YMCA Southcoast recognized by CDC for diabetes prevention program
After four years of hard work, YMCA Southcoast has been recognized by the Center for Disease Control and Prevention (CDC) for its diabetes prevention program spearheaded by coordinator Dara Midwood.
There are as many as 253 similar YMCA programs being offered all across the United States, but only nine of these programs are formally recognized by the CDC.
“It’s not easy to get certified,” said Midwood. “But we’re exactly where we need to be.”
According to Diabetes Prevention Recognition Program Director Ann Albright, the designation is reserved for programs that have effectively delivered a quality and evidence-based program with consistently reported results.
This means that YMCA Southcoast has been able to actively uphold its participation rates in conjunction with its results.
Part of a formal study with the CDC, the YMCA diabetes prevention program is a one-year commitment for adults ages 18 and older who have been diagnosed as prediabetic.
According to Midwood, these are the people most at risk for developing type 2 diabetes due to their elevated blood glucose levels.
“One out of three people in the U.S. suffer from prediabetes,” Midwood said. “And research tells us that those odds are only going to get worse.”
Type 2 diabetes is a long-term metabolic disorder characterized by high blood sugar and insulin resistance which typically occurs as a result of obesity. Diabetes affects nearly 26 million people in the United States and another 79 million are diagnosed as prediabetic.
“Awareness is a huge factor in fighting this disease,” Midwood said.
Participants in the YMCA Southcoast program meet once a week for six months with a certified LifeStyle Coach at any of the branch’s six locations. These include Wareham, Dartmouth, Fall River, Mattapoisett, Swansea and New Bedford.
As the program is protected by the Health Insurance Portability and Accountability Act (HIPAA), all meetings are private and member information is protected.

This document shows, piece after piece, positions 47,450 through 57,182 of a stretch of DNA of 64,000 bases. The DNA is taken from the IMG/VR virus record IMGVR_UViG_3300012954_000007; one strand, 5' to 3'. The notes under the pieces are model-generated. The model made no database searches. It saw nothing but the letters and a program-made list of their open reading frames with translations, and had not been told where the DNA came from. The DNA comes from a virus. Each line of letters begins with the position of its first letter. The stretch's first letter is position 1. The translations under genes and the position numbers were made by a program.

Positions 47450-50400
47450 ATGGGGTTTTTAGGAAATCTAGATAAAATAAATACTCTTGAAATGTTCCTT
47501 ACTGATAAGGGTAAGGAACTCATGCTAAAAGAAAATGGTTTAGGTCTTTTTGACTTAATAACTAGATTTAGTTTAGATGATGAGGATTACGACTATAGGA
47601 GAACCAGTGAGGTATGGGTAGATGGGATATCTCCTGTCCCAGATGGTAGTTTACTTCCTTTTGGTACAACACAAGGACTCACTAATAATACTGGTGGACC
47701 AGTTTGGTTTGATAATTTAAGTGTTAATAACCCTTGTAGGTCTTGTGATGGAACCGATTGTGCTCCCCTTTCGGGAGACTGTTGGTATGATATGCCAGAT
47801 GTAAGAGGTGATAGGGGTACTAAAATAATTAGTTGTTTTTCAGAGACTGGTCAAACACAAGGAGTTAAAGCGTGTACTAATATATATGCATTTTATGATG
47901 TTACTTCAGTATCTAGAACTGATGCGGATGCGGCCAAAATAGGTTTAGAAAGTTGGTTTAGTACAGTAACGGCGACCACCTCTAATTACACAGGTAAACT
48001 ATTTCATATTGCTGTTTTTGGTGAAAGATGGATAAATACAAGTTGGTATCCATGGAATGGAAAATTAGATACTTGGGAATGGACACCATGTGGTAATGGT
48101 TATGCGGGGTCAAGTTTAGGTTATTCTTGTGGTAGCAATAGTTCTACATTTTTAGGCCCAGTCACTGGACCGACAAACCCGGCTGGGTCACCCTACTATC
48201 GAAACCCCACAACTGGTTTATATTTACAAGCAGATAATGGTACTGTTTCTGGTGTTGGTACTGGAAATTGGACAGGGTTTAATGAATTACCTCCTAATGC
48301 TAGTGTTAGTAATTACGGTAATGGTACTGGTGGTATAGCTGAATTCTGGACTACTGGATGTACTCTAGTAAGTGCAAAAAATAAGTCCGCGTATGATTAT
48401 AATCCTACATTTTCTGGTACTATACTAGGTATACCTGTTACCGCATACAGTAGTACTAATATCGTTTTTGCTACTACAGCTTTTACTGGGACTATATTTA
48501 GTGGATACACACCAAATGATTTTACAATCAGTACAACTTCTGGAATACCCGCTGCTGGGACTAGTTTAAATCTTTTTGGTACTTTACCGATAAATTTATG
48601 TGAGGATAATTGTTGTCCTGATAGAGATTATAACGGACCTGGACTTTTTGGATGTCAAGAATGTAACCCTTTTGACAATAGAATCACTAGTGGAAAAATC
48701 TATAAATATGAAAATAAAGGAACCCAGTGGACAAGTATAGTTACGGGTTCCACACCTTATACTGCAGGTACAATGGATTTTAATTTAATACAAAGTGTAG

The LifeStyle Coach helps participants to learn about portion control as well as other healthy eating and exercise habits. A journal is used to keep track of individual milestones and encourage mindfulness.
“When you start writing down your habits, you become much more aware of what exactly it is you’re doing,” Midwood said.
Overall, participants in the program have two goals for reducing their risk of type 2 diabetes.
The first is to lose 7 percent of their body weight, which Midwood said is typically accomplished within the first 16 weeks of the program.
The second is to exercise for 150 minutes a week, which can be as simple as a brisk walk around the neighborhood.
“What really matters is that people are up and moving,” Midwood said. “It’s all about making small lifestyle changes that can keep weight off for good.”
According to Midwood, participants who meet these goals see their risk for developing type 2 diabetes drop by 58 percent.
“By the last six months of the program, they have all the tools they need,” Midwood said. “We cut meetings back to once a month because by then people generally know they have what it takes to continue being successful.”
Midwood attributes a large chunk of the program’s success to its group atmosphere which she said helps people to feel that they’re not alone.
“Everyone is in the same boat,” she said. “People help each other out and we have a ton of laughs along the way. Comradery makes things a lot less scary.”
“The people we met at the Y were so friendly,” said Deb Rodriguez, a diabetes prevention program graduate from Dartmouth. “And Dara is simply amazing.”
Rodriguez joined the program at the Dartmouth YMCA with her husband Bob who had been diagnosed with prediabetes.
“We both needed to lose weight,” she said. “But trying to do it by ourselves was really hard.”
Rodriguez said the program helped her to lose 30 pounds while her husband lost 20.
“The core training offered at the Y was a huge part our journey,” Rodriguez said. “I had lost weight before, but I never felt that I looked as good as I do now.”
The total cost for the program is $429 which includes a free membership to all six YMCA Southcoast locations.
“We want to continue helping as many people as we can,” Midwood said.
For more information on the program, call Dara Midwood at 508-996-9622 ext. 141 or visit ymca.net/diabetes-prevention.